Georgia Secretary of State Brian Kemp visited Cousins Middle School Wednesday morning to discuss state government, as part of an effort to expand children’s horizons without the benefit of field trips.
"This is a great way for kids to participate in activities, because we don’t have the money to take them on field trips," said Michael Wilson, the eighth grade social studies teacher. He added the idea is one promoted by new Newton County Schools Superintendent Dr. Gary Mathews.
Kemp spoke to the school’s eighth graders about the responsibilities of his office, which include overseeing voting, corporate registrations, business licenses, securities, the state archives and the state constitution.
He said he’s attempted to use technology to make citizens’ lives easier, including applying for business licenses online. When he asked how many of the eighth graders had cell phones, most raised their hands.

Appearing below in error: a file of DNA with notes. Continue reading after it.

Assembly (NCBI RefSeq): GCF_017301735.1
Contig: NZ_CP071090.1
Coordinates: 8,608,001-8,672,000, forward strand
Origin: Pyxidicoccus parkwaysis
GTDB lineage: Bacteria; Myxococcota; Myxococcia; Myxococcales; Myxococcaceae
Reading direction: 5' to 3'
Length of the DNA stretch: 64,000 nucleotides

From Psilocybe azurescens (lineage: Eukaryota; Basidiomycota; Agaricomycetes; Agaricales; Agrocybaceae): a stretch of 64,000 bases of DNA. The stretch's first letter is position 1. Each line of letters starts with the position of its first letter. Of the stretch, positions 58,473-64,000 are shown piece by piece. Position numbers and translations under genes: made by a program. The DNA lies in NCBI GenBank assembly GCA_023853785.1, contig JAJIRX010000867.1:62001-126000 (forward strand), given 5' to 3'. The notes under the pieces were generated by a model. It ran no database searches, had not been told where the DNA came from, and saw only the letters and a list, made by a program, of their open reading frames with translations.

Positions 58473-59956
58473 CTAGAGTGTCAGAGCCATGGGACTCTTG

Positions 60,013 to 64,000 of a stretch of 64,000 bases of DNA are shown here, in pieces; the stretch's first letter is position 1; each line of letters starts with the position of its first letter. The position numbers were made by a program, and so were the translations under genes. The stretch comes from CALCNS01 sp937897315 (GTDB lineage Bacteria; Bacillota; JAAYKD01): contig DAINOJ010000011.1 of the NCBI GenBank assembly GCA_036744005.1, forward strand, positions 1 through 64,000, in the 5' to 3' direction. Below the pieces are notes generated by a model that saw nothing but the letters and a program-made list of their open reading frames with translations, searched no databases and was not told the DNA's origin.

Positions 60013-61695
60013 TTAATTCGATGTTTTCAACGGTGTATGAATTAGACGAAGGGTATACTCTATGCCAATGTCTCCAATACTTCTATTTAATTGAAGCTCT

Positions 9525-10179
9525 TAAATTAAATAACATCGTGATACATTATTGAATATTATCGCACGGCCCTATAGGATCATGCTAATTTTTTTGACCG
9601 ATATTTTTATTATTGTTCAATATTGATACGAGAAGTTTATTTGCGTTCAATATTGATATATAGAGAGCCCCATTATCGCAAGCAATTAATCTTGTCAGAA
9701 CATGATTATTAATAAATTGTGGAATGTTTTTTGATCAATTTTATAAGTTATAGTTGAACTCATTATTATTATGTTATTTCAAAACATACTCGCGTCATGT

"Your generation will expect that from government," Kemp said, noting that the changes will help people avoid government bureaucracy in an increasingly busy world. He also noted that politicians are using Facebook and Twitter more often to stay in touch with younger Americans.
September is national and state voter registration month and Kemp encouraged students to become more involved in politics, because even though they can't vote, they can inform their parents and influence their decisions.
Kemp said online voting remains years away, because many residents still don't fully trust electronic voting. However, he said that mailing in votes is more susceptible to fraud than online voting would be. Georgia is participating in a pilot program to allow oversees military members to vote online through a secure U.S. Dept. of Defense website.
District 5 Commissioner Tim Fleming also spoke to the children about the roles and responsibilities of local governments. He is Kemp's campaign manager.
Kemp, a Republican, was appointed to replace former secretary Karen Handel, who resigned to run for governor. He will face Democrat Georganna Sinkfield in the Nov. 2 election.